The other day I saw a little note that Dwight Gooden had just turned 50. Honestly, I’m a bit surprised he’s still with us considering everything which has occurred in his life. Seeing that note reminded me of two things: the first is that time has flown by and the second is nothing is ever guaranteed in life as the recent passing of Oscar Taveras again proved.
Back in the summer of 1985, everyone who was living in New York, with the possible exception of Tim McCarver who expressed caution, believed 19-year-old Doc was on a direct path to Cooperstown. In that magical summer, Gooden was 24-4 with a microscopic 1.53 ERA and had incredible pitching mechanics.
One of my favorite stories about that summer was during a press conference at the 1985 U.S. Tennis Open, John McEnroe broke up all the writers by asking why a ball scored as a hit during one of Gooden’s starts that summer hadn’t been scored as an error. It would have been Doc’s first no-hitter and the culmination of that incredible season. Of course, Doc did get his no-hitter, but it came more than ten years later and while playing for the Yankees.
At the end of the 1985 season, Gooden’s won-lost record was an astounding 41-13 and he was a star on the 1986 World Series champion Mets. Just about anything with his picture would sell. Heck, even those little boxed sets Topps produced for Woolworth’s that featured the young Dwight, wearing number 64 in spring training, were in big demand.
While the 1985 Gooden card was important, the really key cards at the time were not even official rookie cards. His 1984 Fleer Update rookie card was sizzling and a sure sale if you had them at a show (remember, this was long before the internet). The Beckett terminology for those cards were “XRC” because they were only available in hobby-only Update and Traded sets, so they weren’t considered true rookie cards. It was the fourth edition of a post-season Topps boxed Update/Traded set while Fleer was entering that market for the first time.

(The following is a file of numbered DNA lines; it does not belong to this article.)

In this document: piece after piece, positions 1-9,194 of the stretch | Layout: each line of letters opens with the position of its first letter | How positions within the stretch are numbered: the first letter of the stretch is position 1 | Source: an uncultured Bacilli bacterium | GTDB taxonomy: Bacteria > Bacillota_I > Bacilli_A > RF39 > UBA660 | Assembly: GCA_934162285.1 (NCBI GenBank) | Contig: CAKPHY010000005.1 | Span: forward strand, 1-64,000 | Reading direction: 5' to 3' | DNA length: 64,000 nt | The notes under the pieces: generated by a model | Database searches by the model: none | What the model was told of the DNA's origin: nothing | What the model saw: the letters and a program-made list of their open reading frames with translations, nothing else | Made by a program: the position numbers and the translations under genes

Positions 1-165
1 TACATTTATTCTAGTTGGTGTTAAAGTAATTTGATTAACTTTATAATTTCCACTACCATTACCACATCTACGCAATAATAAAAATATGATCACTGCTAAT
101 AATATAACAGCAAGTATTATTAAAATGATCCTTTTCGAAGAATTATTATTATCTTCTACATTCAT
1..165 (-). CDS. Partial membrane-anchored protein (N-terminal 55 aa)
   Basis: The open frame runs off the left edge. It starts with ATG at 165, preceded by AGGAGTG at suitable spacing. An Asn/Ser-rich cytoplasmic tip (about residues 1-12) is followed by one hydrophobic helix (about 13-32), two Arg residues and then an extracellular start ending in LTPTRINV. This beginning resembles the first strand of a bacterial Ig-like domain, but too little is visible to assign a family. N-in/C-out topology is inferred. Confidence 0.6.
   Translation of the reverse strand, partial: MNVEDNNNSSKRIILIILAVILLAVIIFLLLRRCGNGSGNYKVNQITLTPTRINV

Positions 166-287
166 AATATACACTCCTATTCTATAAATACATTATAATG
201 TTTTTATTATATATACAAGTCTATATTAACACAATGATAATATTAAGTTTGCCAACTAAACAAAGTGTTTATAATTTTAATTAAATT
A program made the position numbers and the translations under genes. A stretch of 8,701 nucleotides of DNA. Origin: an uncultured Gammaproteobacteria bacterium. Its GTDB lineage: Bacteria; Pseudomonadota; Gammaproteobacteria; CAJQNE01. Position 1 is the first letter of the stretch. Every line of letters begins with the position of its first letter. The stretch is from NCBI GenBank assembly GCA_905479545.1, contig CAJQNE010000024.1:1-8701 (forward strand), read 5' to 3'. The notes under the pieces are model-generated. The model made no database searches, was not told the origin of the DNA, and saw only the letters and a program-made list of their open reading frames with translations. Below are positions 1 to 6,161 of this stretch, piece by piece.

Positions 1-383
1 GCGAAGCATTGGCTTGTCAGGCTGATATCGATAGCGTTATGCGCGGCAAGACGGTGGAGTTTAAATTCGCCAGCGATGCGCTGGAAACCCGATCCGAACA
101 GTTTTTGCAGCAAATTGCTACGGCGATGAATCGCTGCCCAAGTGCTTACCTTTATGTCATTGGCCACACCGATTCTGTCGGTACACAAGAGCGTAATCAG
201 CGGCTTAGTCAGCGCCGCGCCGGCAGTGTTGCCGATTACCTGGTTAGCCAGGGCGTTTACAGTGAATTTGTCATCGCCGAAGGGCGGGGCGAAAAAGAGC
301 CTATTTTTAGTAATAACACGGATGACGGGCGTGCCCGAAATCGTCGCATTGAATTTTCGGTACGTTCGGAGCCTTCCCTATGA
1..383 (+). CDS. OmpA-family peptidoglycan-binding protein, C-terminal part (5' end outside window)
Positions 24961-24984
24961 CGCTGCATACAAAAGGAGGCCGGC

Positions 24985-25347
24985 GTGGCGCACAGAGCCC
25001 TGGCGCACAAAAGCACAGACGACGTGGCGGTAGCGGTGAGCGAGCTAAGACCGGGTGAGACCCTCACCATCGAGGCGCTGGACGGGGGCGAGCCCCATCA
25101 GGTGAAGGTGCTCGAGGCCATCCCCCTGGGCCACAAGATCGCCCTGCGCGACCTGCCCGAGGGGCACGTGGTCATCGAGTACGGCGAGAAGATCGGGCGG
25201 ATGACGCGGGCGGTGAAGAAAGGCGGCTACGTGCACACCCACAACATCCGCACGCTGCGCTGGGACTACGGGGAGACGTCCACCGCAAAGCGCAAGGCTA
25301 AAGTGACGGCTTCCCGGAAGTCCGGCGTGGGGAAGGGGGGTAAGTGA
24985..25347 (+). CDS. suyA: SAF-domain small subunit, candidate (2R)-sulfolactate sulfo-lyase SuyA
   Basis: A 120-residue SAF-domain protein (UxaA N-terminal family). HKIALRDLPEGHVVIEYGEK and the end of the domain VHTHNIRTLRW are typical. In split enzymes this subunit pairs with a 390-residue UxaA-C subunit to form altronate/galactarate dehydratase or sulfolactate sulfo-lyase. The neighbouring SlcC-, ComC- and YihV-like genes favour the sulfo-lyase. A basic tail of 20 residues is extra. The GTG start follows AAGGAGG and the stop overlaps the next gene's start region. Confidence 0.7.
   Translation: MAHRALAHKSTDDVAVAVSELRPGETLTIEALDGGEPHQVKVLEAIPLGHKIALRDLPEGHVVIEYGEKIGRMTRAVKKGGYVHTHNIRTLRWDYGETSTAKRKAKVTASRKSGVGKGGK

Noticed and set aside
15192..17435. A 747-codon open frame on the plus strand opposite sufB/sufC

Fleer printed to order which caused a hobby shortage because of the demand that came almost immediately. Since the set ended up with two future greats not in the Topps set (Roger Clemens and Kirby Puckett), it also wound up being a long-term success. But in 1985 the real key to that set was Dwight Gooden, the man who was going to smash every pitching record ever created.
Obviously, 30 years or so later, Gooden is a testament to a player having a nice career but not matching the early promise of his start. But whenever one sees a 1984 Topps Traded or 1984 Fleer Update card, they remind us of a time when both Doc and Darryl Strawberry seemed like locks to spend long, productive, championship careers in the Big Apple. While both players ended up playing for a New York championship team in the 1990’s, I don’t think in 1985 anyone would have thought that team would not be the Mets. All those cards just go to show is no matter what the promise is, nothing is guaranteed. But, today, even at the lower price levels, if you have either Gooden 1984 update card, there is usually a buyer. It’s likely some of them were signed when Doc appeared at last year’s National Sports Collectors Convention.
And even if they never became Hall of Famers, both Gooden and Strawberry should be given credit for turning their lives in the right direction and battling back to enjoy late career success. I hope both stay with us for a long time so they can enjoy the rest of their lives and the memories on those earliest cards can continue to bring a smile to collectors who remember the excitement they created when they were just kids.